The Encyclopedia Americana (1920)/Clients
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|Edition of 1920. See also Patronage in ancient Rome on Wikipedia, and the disclaimer.|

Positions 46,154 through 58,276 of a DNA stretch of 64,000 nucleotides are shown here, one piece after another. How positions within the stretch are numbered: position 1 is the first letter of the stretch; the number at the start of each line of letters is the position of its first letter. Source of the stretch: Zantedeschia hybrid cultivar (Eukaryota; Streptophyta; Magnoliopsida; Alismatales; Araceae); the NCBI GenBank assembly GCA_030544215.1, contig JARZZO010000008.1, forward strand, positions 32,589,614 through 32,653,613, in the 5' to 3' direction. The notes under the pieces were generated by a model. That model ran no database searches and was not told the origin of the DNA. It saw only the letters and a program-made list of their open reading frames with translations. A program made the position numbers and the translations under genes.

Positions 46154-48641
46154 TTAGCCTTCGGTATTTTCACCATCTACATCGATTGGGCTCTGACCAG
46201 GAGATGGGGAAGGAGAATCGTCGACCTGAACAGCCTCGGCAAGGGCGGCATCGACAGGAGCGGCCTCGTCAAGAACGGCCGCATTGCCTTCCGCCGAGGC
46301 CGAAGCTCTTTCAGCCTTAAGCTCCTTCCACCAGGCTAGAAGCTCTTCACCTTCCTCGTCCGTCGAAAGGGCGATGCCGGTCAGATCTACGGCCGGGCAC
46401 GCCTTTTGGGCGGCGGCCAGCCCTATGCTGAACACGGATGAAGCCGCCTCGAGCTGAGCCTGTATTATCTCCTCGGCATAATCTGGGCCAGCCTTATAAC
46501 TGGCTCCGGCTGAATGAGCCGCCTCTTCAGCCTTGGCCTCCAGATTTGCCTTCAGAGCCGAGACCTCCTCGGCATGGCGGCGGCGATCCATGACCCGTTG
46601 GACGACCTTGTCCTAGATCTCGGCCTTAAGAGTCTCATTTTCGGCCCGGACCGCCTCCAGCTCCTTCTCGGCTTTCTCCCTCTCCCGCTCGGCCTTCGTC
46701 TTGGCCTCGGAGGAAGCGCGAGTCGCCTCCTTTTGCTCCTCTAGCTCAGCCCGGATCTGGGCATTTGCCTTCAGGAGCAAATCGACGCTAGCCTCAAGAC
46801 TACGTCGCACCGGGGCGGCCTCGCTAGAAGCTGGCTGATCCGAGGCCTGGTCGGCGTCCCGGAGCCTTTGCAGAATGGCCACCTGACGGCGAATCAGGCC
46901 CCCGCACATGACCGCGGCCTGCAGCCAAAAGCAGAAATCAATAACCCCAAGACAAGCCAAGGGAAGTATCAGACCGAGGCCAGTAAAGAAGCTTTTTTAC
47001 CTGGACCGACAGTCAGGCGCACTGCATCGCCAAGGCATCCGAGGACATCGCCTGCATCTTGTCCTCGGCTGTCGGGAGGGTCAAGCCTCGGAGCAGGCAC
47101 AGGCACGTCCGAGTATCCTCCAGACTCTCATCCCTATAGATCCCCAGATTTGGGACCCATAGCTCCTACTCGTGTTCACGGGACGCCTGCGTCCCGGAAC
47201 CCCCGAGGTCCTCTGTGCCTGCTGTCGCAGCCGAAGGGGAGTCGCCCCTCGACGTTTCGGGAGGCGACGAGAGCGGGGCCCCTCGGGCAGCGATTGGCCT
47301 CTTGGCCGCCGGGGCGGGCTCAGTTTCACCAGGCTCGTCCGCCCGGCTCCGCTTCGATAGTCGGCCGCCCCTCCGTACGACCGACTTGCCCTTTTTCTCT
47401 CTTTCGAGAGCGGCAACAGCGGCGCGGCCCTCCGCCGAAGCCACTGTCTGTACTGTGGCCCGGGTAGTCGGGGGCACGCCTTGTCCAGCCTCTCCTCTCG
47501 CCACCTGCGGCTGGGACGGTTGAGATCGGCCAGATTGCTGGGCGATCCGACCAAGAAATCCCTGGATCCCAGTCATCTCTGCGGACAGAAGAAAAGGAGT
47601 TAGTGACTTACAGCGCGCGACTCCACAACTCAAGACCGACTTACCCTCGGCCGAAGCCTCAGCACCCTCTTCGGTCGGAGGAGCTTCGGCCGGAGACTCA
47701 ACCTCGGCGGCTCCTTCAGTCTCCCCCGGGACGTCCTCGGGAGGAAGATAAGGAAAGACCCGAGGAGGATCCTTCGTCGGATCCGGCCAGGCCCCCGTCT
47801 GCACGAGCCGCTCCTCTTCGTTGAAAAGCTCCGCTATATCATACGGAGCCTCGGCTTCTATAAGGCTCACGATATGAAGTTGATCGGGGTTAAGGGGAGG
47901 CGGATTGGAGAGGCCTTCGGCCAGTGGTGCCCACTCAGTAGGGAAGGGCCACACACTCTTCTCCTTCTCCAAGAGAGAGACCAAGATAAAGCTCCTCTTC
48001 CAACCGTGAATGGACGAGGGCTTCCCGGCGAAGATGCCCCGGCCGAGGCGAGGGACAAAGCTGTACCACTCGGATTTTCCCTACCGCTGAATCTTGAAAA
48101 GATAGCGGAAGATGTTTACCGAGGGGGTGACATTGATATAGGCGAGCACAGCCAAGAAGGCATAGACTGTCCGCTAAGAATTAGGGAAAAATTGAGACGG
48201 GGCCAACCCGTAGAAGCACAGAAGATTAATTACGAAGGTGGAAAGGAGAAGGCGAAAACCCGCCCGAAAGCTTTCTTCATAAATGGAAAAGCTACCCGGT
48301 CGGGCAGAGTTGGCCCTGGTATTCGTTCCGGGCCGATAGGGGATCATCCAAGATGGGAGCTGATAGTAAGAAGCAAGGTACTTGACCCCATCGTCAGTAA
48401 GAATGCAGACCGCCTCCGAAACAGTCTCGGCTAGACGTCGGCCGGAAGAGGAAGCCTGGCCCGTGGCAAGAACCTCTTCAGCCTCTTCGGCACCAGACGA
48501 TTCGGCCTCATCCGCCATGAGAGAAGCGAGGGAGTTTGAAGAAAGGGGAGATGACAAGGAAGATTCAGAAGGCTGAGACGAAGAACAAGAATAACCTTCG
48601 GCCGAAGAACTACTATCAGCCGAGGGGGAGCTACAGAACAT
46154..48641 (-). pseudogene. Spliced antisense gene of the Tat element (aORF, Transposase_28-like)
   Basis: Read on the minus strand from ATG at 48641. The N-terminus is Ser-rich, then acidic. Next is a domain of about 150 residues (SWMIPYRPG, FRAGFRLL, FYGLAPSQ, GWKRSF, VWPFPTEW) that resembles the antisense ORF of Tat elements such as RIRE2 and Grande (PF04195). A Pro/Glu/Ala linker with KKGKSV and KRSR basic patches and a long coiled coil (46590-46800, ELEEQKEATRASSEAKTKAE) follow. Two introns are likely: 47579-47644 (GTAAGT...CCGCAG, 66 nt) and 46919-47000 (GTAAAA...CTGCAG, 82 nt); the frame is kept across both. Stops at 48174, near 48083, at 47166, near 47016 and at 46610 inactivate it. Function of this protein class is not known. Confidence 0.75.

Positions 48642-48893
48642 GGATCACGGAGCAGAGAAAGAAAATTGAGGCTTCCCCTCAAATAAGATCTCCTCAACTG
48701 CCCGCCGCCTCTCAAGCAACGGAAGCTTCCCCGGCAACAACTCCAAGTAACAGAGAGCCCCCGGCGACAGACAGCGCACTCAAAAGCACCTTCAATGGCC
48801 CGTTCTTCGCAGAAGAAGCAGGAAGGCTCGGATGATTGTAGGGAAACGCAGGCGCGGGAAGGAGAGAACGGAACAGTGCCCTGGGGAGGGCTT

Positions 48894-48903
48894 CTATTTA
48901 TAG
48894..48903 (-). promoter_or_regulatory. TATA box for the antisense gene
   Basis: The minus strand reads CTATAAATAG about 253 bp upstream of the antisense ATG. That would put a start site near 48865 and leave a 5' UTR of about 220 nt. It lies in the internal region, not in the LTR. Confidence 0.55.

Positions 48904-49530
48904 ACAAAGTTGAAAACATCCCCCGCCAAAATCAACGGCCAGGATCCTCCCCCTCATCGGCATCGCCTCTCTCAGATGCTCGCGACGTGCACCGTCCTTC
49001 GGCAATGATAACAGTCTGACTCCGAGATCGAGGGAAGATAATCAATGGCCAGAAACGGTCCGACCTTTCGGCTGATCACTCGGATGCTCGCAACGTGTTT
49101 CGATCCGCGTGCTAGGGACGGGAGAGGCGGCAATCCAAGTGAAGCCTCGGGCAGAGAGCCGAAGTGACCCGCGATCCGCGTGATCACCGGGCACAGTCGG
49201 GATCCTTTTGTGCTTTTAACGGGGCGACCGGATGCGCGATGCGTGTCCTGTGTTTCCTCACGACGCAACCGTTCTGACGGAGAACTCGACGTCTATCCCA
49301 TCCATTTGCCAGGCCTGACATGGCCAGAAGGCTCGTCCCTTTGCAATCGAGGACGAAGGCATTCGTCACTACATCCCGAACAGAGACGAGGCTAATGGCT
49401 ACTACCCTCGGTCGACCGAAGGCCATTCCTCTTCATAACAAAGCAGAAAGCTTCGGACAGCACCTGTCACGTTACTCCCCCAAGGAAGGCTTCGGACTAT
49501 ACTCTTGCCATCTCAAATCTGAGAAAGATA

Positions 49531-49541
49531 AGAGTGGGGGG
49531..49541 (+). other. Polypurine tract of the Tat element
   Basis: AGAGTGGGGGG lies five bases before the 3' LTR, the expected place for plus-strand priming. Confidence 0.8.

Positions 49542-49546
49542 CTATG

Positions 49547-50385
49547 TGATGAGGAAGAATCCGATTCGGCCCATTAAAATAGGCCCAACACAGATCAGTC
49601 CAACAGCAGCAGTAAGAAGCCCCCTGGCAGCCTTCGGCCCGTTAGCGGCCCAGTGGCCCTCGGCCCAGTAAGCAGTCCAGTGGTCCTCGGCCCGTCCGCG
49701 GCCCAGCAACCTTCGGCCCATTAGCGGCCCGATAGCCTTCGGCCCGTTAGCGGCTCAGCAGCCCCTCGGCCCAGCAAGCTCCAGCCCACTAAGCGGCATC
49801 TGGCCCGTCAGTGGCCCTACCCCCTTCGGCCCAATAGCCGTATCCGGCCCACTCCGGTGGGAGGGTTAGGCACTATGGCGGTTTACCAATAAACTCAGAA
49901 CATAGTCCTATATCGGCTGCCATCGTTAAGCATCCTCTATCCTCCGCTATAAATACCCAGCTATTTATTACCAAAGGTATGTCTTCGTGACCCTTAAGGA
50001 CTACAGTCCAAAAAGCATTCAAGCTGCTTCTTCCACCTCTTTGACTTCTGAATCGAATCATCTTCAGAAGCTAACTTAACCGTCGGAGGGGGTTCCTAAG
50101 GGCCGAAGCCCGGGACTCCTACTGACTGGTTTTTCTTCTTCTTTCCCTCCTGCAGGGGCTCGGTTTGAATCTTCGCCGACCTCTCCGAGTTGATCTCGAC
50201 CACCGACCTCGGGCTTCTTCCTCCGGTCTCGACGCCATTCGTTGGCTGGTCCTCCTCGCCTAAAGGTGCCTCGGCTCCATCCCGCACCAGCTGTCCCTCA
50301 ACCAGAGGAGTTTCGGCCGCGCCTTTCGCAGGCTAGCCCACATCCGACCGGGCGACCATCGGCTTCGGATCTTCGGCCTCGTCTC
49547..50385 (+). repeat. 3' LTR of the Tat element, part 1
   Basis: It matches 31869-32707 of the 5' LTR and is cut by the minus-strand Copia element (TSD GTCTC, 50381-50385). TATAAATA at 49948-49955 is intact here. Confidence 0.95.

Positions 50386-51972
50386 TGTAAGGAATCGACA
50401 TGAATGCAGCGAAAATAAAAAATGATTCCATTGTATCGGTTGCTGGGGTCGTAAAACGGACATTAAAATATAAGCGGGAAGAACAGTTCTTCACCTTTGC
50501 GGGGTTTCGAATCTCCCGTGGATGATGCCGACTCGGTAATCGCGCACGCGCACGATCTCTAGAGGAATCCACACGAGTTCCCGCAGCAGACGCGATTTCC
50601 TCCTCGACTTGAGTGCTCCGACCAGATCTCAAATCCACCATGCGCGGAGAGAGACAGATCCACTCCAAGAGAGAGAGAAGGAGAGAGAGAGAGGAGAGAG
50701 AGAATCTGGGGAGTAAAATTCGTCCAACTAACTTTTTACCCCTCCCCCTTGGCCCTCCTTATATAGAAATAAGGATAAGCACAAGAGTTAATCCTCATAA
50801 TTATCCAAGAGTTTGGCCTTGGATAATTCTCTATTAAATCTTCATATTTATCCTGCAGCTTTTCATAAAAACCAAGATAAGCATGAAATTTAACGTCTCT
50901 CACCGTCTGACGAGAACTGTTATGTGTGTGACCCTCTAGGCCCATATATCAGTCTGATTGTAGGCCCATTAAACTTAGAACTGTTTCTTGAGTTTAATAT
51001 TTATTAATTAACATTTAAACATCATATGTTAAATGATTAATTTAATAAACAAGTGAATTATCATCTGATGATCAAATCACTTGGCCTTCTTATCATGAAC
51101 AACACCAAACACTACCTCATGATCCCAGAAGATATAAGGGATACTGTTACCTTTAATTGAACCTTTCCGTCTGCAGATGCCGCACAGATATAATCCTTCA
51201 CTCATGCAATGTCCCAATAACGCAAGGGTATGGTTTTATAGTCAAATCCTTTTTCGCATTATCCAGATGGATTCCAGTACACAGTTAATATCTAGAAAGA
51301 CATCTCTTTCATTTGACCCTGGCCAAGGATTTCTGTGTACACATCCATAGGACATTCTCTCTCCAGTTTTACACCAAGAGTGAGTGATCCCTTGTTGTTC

CLIENTS, citizens of the lower ranks in ancient Rome who chose a patron from the higher classes, whose duty it was to assist them in legal cases, and to take a paternal care of them. The clients, on the other hand, were obliged to portion the daughters of the patron if he had not sufficient fortune, to follow him to the wars, to ransom him if taken prisoner and to vote for him if he was candidate for an office. If a client died without issue and had made no will, his property fell to the patron. Clients and patrons were under mutual obligation not to accuse each other, not to bear witness against each other and in general not to do one another injury. This relation continued till the time of the emperors. It may be considered as the transition from a patriarchal state, in which family relations are predominant, to a well-developed political system, securing the rights and independence of the individual. In modern law, a client is one who retains or consults an attorney or counsellor at law for advice, or to manipulate any action at law or to represent him in legal matters. The strictest confidence is required of the attorney, the breach of which may be heavily punished.